By Sebastian Anthony on June 25, 2012 at 10:45 am
The fanless, almost-silent, dust-immune, 30-times-more-efficient Sandia Cooler heatsink is almost ready for prime time. Sandia National Laboratories has announced that two companies — one computer heatsink maker, and one LED light maker — have licensed the technology.
In the Sandia Cooler, the heatsink itself is the fan. It is a cast metal impeller that floats on a hydrodynamic air bearing just a thousandth of an inch (0.03 millimeters) above a metal heat pipe spreader, powered by a brushless motor in the middle. The end result is a cooler that is very quiet and 30 times more efficient than a fan-and-heatsink solutions. The prototype (shown above and in the video below) is 10 times smaller than a commercial state-of-the-art cooler, but has the same cooling performance.
The Sandia Cooler’s silent operation is due to the fact that a fanless design has a lot more flexibility, whereas the fan in a standard air cooler just needs to drive as much air as possible. The Sandia Cooler’s impeller blades can have a geometry that perfectly splits the air at the impeller entrance (in the middle) and rejoins the air flow at the exit (the edges). Fast forward to 3:30 in the video if you want to hear just how quiet it is.
The dust immunity derives from two facets of the Sandia Cooler’s design: a) Because they’re constantly moving at 2000+ RPM, it’s almost impossible for dust to settle on the heatsink’s blades, and b) Centrifugal force drives out any dust from the tiny air gap between the heatsink and heat spreader. This centrifugal force is what gives the Sandia Cooler such massive efficiency, too. In standard heatsinks, the heat exchange surface is covered in “dead air” boundary layer that acts as an insulator; in the Sandia Cooler, the centrifugal force reduces the thickness of this boundary layer by 10 times.
Back in July 2011 we interviewed Jeff Koplow, the engineer who invented the Sandia Cooler. If you’re interested in the technical implementation of the cooler, I strongly suggest you read through his responses. (pdf)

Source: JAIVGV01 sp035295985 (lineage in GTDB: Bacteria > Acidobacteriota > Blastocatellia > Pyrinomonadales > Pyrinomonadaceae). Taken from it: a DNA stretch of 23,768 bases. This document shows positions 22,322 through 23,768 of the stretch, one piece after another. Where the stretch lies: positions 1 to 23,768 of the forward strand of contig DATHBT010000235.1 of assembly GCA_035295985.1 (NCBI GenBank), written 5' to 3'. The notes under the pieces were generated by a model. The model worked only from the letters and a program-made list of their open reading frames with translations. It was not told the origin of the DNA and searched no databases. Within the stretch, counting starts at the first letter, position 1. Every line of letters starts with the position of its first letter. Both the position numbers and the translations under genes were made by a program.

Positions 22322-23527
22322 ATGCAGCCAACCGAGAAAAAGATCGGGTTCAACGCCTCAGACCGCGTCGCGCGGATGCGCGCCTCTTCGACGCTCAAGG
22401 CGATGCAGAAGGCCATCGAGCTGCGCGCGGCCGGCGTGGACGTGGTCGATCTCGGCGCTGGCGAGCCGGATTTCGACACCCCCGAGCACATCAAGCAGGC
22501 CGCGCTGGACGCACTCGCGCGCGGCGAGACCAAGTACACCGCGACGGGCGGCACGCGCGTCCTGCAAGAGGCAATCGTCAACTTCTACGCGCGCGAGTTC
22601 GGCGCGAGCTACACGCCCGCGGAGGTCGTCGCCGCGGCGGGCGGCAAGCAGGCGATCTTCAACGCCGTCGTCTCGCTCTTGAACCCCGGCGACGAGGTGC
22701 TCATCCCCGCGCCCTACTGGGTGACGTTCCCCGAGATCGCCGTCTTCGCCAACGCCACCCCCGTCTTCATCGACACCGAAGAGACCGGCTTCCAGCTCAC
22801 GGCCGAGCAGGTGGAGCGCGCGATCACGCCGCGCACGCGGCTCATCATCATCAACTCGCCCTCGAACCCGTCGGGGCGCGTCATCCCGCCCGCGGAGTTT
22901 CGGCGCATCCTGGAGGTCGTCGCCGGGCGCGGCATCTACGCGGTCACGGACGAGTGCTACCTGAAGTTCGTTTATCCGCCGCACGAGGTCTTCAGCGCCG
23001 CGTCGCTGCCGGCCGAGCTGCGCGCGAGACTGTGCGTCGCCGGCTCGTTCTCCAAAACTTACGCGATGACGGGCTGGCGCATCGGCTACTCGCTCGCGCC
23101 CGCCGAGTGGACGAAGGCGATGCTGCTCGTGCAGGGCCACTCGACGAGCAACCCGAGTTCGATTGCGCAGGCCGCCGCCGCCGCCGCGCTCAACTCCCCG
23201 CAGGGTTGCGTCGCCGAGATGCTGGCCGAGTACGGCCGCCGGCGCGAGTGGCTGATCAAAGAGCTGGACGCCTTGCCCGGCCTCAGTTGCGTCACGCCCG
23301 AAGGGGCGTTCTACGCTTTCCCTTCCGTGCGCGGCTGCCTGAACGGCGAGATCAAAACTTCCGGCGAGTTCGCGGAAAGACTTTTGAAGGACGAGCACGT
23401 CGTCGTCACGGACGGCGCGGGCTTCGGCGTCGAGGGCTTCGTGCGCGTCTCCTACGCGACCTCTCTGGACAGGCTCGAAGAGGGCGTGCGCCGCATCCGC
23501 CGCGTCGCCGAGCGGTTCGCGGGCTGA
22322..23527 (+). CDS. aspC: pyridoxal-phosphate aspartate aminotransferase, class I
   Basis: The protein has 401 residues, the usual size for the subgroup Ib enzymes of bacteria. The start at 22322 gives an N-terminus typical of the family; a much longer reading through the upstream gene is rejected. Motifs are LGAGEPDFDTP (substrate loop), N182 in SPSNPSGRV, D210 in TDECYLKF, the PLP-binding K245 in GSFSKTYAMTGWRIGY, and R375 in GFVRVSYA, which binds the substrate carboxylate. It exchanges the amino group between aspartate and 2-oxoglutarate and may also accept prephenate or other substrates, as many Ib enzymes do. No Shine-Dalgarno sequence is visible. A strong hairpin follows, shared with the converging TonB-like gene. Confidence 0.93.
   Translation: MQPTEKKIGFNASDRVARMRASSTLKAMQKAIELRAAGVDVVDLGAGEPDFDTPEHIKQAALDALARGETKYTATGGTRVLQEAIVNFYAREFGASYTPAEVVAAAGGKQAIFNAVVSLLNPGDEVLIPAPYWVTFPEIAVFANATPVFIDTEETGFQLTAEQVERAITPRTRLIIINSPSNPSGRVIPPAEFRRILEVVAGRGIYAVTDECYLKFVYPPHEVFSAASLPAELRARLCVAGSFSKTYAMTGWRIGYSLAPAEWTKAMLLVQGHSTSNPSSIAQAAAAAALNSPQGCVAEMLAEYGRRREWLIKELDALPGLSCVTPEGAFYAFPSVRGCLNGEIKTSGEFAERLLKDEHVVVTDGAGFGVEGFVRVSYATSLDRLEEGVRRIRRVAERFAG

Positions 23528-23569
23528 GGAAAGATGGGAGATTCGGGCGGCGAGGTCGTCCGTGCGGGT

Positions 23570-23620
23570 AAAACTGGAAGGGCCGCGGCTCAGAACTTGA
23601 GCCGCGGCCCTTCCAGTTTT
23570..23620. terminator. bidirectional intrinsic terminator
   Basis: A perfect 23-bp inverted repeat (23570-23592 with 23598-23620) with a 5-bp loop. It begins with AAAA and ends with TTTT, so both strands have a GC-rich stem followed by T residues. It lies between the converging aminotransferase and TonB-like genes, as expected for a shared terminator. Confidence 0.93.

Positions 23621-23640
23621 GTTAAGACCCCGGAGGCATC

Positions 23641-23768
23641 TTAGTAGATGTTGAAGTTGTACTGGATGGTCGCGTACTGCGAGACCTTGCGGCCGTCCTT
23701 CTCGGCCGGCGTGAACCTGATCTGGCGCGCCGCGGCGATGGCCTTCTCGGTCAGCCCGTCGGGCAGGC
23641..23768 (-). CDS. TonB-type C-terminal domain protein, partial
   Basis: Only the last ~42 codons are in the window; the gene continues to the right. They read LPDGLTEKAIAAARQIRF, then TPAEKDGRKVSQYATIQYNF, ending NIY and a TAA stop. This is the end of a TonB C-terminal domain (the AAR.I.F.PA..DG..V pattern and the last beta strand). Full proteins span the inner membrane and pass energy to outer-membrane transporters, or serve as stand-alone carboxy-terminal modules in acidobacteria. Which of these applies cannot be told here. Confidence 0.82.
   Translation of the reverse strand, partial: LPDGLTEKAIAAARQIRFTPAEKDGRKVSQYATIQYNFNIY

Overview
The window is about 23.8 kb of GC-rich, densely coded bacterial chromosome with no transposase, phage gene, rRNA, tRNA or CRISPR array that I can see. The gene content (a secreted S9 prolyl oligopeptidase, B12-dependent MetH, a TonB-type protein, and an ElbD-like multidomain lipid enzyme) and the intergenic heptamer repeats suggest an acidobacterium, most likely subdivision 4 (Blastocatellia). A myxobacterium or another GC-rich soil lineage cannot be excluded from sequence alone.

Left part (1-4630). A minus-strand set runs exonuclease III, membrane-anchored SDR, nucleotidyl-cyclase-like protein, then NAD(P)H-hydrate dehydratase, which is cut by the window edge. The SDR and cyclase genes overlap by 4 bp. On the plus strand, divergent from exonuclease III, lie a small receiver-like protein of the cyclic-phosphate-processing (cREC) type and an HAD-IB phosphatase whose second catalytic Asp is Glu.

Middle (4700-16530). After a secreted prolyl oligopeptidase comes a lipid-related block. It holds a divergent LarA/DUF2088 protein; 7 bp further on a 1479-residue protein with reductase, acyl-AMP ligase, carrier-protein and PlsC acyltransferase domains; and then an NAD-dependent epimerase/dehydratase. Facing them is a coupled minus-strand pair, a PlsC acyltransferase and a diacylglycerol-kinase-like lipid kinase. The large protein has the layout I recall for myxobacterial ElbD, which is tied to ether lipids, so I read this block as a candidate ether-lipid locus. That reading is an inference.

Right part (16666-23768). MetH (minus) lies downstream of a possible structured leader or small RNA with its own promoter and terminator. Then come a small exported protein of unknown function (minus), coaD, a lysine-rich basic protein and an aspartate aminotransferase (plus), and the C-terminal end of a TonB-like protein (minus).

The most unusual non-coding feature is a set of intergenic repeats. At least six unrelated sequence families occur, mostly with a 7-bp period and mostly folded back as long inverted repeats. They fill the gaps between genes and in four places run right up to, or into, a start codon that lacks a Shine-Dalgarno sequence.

Moving forward, the Sandia Cooler’s high efficiency (and relatively small size) makes it an ideal replacement for just about every fan-and-heatsink installation in the world. Koplow has estimated that if every conventional heatsink in the US was replaced with a Sandia Cooler, the country would use 7% less electricity. For the most part, these savings would come from air conditioning and refrigeration systems — but for now, it seems like computers and LED lights will be the first devices to receive Sandia Cooling treatment.
In computers, a Sandia Cooler would mean that we could finally cross the 4GHz/150W TDP thermal wall — or build computers that are thinner and quieter. For LED lights, their performance is currently limited by heat dissipation. For small, at-home fixtures, noisy active cooling solutions are obviously not viable — but a silent, highly-efficient, smaller version of the Sandia Cooler would be perfect.
There’s no word on which CPU or LED maker has licensed the Sandia Cooler, but I’m sure we’ll find out soon enough — such technology is too awesome to keep locked up for long.